In the U.S., Baby Boomers are a powerful market segment, commanding more than 70% of the nation’s wealth. Once known as die-hard brand loyalists, digital amateurs and social media dabblers, Baby Boomers, roughly aged 55-75, have been largely ignored by marketers. A 2019 AARP report estimated that only 10% of marketing dollars targeted this segment of the population. However, this lack of attention is changing in 2020.
A National Retail Federation (NRF) report shows that the pandemic has shifted older Americans’ priorities, shopping behaviors and social media use, creating potential for ecommerce growth coming from this demographic. As the pandemic continues, Baby Boomers are prioritizing home improvements to age in place, they have embraced online shopping and delivery services for safety and convenience, and they have immersed themselves in social media to make connections in the time of social distancing. Brands are responding with unique strategies to target older consumers and connect to the way they want to live their lives today and into the future.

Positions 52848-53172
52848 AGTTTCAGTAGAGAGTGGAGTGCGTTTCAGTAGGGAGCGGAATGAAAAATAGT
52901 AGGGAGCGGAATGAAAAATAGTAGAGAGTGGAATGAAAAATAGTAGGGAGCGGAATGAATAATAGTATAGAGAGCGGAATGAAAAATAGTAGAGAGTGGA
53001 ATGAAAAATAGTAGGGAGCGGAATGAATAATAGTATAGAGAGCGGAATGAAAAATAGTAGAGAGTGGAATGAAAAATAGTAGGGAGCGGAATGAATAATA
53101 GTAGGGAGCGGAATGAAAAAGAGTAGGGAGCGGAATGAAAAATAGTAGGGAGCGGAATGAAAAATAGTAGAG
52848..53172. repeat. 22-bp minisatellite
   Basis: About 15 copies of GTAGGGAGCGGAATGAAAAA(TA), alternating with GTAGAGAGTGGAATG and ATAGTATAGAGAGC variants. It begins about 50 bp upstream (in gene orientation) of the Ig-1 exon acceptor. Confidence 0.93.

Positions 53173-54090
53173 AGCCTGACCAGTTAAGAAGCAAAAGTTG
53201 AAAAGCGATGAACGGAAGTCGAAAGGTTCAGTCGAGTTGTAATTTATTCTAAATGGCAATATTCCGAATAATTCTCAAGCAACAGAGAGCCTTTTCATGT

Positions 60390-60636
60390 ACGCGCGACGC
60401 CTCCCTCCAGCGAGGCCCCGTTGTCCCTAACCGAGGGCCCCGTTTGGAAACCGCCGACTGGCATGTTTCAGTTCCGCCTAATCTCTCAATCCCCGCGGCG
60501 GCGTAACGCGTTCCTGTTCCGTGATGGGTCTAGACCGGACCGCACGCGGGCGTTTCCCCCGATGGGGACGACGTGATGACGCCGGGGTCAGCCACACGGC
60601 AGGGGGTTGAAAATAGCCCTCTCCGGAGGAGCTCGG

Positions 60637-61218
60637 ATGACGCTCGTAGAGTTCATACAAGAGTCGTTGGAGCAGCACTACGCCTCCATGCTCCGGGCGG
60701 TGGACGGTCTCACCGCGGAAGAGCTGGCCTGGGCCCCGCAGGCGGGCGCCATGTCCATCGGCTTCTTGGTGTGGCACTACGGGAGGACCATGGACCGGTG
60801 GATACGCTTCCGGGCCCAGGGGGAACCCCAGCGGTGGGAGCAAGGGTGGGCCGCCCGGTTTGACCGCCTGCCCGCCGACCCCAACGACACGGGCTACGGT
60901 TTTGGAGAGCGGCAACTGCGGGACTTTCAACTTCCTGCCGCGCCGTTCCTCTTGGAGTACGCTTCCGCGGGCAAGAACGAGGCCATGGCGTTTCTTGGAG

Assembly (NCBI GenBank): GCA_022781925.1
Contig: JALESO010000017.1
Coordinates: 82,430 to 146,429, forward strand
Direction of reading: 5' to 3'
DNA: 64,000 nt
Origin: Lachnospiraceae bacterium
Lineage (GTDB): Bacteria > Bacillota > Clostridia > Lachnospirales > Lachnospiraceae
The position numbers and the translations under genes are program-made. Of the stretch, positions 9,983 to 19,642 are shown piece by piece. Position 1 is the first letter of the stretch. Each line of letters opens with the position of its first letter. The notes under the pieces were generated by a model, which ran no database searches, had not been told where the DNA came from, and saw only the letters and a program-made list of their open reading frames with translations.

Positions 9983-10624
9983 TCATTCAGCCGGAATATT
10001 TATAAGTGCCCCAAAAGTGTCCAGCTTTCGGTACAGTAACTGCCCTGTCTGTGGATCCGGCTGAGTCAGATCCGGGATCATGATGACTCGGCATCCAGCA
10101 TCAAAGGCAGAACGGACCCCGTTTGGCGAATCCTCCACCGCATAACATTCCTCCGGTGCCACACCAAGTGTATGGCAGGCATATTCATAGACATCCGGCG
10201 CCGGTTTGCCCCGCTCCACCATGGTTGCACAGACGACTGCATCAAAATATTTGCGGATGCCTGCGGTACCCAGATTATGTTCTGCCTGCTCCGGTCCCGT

Age In Place: Baby Boomers Prioritize Home With The Help Of Best Buy
Older Americans who have watched long-term care facilities cope with outbreaks during the pandemic are prioritizing home improvements to allow them to age in place. “Age in place” is defined by the CDC as “The ability to live in one’s own home and community safely, independently and comfortably.” To ensure their safety and independence into the future, Baby Boomers are updating their homes in many ways, including purchasing new technology.
Best Buy is connecting with older consumers who want digitally connected homes equipped with technology that helps them stay healthy. In the last few years, Best Buy has acquired a host of senior-focused tech devices, including remote patient monitoring company Critical Signals Technologies, wearable sensor manufacturer BioSensics and GreatCall, a developer of smartphones, smartwatches and medical alert devices.
GreatCall’s Lively Flip phone with retro appeal, large buttons and easy access to GreatCall’s Urgent Response Service via their Lively app, is marketed to older consumers on the GreatCall Facebook and Twitter channels alongside health and wellness news, posts about remarkable seniors and caregiver support.
Best Buy also worked with Medicare plans to help Baby Boomers afford the technology they need to stay in their homes as they age. In addition, providing streamlined access to senior-focused products, Best Buy categorized them on their website based on the desire they fulfill: enjoy your home, feel safe, stay connected, be healthy and be active. Best Buy also has the mobile Geek Squad, which offers Baby Boomers the customer service they need, providing either in-home or online consultations.
Baby Boomers Use Online Services Doordash And Instacart For Safe Grocery Delivery